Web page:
The Return of the King also succeeds in making frightening again images that in The Two Towers had lost much of their terror. The Nazgûl, so fearsome on their black horses in The Fellowship of the Ring, were somehow less so on their winged steeds in The Two Towers, but those fell beasts make an altogether different impression this time around. The Eye of Sauron, which in The Two Towers seemed reduced to a mere special effect, has become here a vigilant attentiveness watchfully probing Middle-earth like a searchlight.

For all this, the filmmakers don't allow the story and characters to be overwhelmed by the action or the effects. In this third film, all the plot threads come satisfyingly together, including long-deferred events from earlier chapters — the reforging of Isildur's sword; the confrontation with Shelob — that are so neatly incorporated into the third film that Jackson's decision to defer them is thoroughly vindicated. (Only the final confrontation of Gandalf and Saruman, omitted from The Two Towers, is cruelly still further delayed, and won't be seen until next year's Return of the King extended edition.)

Nor does the film lose track of individual characters, from the hobbits to the humans. Amid all the action are moments of humanity both cheering and chilling: a crowd of men cheering Pippin (Billy Boyd) and Merry (Dominic Monaghan) in an exuberant tabletop dance; Pippin reluctantly singing a hauntingly beautiful song of the Shire (written by Boyd himself) at Denethor's request, while far away Faramir (David Wenham) leads a doomed charge toward Osgiliath.

The hobbits, especially, are better utilized here than in the last film. Frodo (Elijah Wood), Sam (Sean Astin) are much closer to the center of the story, and get some of the trilogy's most affecting moments, including a heartbreaking scene halfway up the slope of Cirith Ungol. Merry and Pippin, freed from Treebeard's swaying upper branches, come most fully into their own in this film.

One bit of creative license at an extremely crucial moment is bound to be controversial among purists. Essentially, the twist reflects Jackson's preference for the hyperdramatic; fortunately, what matters most about the scene as Tolkien wrote it holds true in Jackson's version.

I said that the film's faults were basically faults of omission. Looking back at the trilogy as a Tolkien fan, what I most regret, apart from a few missteps, are small but significant moments that would have deepened the characters appreciably.

I regret that Gimli's devotion to Galadriel is forgotten after the first film; one scene with Gimli fiercely defending his Lady's honor among men ignorantly murmuring against her would have gone a long way toward rounding out the non-comic relief side of his character. I miss small moments like Gandalf's comment to Pippin, after the hobbit offers his fealty to Denethor, that it was a generous deed that should not be checked by cold counsel, and Pippin's cheerful exchange with a young boy of Minas Tirith who mistakes the hobbit for a lad and threatens to stand him on his head.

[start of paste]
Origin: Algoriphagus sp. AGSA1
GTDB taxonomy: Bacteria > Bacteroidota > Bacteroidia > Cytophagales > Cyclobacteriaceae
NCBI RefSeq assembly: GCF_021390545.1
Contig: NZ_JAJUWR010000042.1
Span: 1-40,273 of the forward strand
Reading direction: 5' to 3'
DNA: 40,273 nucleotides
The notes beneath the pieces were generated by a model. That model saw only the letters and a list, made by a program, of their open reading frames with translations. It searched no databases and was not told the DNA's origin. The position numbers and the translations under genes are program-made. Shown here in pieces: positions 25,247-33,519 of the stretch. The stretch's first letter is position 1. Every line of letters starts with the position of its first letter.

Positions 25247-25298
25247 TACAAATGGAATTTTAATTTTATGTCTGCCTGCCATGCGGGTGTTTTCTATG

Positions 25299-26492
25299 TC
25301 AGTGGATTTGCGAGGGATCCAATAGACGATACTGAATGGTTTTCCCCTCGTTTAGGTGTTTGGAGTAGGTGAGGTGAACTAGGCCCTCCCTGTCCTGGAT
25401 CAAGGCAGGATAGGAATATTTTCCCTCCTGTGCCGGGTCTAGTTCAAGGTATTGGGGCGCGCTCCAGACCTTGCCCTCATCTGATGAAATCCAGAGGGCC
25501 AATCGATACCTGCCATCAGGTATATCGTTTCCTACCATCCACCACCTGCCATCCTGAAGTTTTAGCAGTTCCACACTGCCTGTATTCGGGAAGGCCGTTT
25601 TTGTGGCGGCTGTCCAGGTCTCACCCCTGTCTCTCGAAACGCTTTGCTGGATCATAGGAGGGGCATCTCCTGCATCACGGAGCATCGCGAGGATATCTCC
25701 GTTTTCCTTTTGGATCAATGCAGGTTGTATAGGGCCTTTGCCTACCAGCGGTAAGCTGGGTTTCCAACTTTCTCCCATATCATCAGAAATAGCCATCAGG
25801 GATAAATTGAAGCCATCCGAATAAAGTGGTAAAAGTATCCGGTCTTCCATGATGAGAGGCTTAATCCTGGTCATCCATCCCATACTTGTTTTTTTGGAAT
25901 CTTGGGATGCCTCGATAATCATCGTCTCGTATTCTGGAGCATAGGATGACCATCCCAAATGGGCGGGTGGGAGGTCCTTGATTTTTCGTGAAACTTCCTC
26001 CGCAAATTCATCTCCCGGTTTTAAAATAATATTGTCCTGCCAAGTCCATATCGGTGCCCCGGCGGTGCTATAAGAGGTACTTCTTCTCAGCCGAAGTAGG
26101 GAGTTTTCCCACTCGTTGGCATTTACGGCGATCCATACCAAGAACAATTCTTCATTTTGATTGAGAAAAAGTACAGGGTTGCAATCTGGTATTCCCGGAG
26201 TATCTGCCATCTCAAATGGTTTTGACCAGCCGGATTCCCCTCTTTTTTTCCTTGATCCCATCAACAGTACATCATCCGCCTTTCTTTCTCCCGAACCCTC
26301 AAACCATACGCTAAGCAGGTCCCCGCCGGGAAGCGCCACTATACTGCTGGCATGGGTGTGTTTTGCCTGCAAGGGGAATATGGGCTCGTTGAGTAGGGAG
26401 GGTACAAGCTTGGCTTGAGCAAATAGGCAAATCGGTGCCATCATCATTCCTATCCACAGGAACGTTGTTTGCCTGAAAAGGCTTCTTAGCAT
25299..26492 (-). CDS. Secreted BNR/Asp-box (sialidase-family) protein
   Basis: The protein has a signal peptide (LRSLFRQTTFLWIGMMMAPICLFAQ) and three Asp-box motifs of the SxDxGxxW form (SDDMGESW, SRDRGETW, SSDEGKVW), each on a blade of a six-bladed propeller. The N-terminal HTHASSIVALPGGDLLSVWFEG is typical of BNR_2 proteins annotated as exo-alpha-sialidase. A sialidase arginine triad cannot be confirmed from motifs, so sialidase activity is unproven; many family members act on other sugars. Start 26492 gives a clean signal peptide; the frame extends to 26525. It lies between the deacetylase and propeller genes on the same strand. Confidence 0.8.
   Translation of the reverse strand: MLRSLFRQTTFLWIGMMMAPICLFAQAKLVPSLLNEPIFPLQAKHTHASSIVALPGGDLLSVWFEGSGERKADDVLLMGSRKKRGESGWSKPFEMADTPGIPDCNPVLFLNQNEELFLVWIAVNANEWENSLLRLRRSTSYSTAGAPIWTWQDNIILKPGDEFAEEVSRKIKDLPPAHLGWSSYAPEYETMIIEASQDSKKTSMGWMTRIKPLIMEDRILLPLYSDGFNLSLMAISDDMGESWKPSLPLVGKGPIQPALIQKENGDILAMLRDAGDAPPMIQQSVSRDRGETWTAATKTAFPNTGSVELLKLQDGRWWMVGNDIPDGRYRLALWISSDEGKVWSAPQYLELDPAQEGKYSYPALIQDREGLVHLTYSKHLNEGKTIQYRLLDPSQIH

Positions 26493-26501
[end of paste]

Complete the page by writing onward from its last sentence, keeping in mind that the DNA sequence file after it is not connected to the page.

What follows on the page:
The films will never replace the books, that's for sure. (On the contrary, they're sending readers to the books in droves. Sales of Lord of the Rings books have sharply spiked in the last two years, and last year they narrowly outsold Harry Potter, according to figures from Publisher's Weekly.)

But the films also are irreplaceable. More than merely honoring their source material, with their glorious imagery and fine performances the films have for me forever enriched the experience of reading the books. For all that the films don't do, I still have Tolkien; for all that they do, the books themselves can be enjoyed on a new level. For Tolkien fans, this film, and this trilogy, is a gift to be treasured.

Related links

The Lord of the Rings: The Fellowship of the Ring (review)

The Lord of the Rings: The Two Towers (review)

The Return of the King: Filmmakers contemplate journey, significance of books and films (article)

Further reading

The Return of the King also displays some of Tolkien's most overtly Catholic themes and motifs (see “Faith and Fantasy: Tolkien the Catholic, The Lord of the Rings, and Peter Jackson's film trilogy”).

Amazon.com links

J. R. R. Tolkien, The Hobbit and The Lord of the Rings (books)

T. A. Shippey, J. R. R. Tolkien: Author of the Century (book)

Joseph Pearce, J. R. R. Tolkien: Man and Myth (book)


The Lord of the Rings: The Return of the King 2003, New Line. Directed by Peter Jackson. Elijah Wood, Ian McKellen, Viggo Mortensen, Sean Astin, Liv Tyler, Cate Blanchett, John Rhys-Davies, Billy Boyd, Dominic Monaghan, Orlando Bloom, Hugo Weaving, Sean Bean, Ian Holm. Voice of Gollum: Andy Serkis.

ACKNOWLEDGEMENT

Steven D. Greydanus. "The Return of the King." The Decent Films Guide.

Decent Films is a site of film appreciation, information and criticism informed by Christian faith.

Reprinted with permission of Steven Greydanus. All rights reserved.

This review originally appeared in the National Catholic Register.

THE AUTHOR

Steven D. Greydanus is film critic for the National Catholic Register, and appears weekly on the syndicated Ave Maria Radio show “Heart, Mind, & Strength,” hosted by Dr. Gregory Popcak, in which he discusses “Faith on Film.” He is also a recurring guest on the “Catholic Answers Live” radio show, a production of Catholic Answers. Steven has a BFA in Media Arts from the School of Visual Arts in New York, and an MA in Religious Studies from St. Charles Borromeo Seminary in Overbrook, PA. He lives in New Jersey with his wife and four children.

Copyright ©2003 Steven D. Greydanus